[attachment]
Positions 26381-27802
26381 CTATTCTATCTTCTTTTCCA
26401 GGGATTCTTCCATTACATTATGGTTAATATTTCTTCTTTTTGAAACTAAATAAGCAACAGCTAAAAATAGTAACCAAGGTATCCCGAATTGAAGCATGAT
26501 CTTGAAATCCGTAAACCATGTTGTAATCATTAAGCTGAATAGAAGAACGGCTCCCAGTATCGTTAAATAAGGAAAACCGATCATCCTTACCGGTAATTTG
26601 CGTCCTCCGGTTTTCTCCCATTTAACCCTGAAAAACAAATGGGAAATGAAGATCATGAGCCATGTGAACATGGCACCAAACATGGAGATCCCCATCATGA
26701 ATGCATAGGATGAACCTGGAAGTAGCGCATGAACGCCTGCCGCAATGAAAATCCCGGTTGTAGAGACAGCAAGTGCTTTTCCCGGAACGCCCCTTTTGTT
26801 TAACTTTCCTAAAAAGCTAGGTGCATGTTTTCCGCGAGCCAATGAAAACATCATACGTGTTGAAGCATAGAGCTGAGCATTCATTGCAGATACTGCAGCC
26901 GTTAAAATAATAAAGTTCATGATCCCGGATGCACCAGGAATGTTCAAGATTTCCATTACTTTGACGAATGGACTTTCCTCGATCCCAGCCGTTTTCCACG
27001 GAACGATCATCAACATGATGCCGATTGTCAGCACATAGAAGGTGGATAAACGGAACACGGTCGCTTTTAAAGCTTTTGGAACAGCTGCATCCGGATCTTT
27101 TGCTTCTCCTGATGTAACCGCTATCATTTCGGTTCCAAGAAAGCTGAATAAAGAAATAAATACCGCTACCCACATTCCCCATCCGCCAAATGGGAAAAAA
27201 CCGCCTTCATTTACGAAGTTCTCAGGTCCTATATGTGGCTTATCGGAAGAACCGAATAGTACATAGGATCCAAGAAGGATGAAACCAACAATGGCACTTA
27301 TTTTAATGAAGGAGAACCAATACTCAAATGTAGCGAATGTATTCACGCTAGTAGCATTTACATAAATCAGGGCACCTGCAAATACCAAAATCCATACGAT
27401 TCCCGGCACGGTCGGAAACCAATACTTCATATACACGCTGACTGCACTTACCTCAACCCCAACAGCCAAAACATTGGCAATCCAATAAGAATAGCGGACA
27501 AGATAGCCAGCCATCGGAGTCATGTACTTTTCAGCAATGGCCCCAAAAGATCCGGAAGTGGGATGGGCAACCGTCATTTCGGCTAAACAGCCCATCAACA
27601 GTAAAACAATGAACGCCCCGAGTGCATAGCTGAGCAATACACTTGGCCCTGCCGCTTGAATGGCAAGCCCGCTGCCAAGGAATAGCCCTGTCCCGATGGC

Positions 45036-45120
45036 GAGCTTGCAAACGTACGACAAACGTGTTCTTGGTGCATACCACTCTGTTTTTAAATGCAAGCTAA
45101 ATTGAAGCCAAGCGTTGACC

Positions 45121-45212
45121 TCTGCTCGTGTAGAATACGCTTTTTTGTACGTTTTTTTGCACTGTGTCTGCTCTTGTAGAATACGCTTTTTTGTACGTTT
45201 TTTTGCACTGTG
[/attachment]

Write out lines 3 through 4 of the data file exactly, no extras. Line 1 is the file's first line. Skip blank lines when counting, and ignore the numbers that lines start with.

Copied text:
26401 GGGATTCTTCCATTACATTATGGTTAATATTTCTTCTTTTTGAAACTAAATAAGCAACAGCTAAAAATAGTAACCAAGGTATCCCGAATTGAAGCATGAT
26501 CTTGAAATCCGTAAACCATGTTGTAATCATTAAGCTGAATAGAAGAACGGCTCCCAGTATCGTTAAATAAGGAAAACCGATCATCCTTACCGGTAATTTG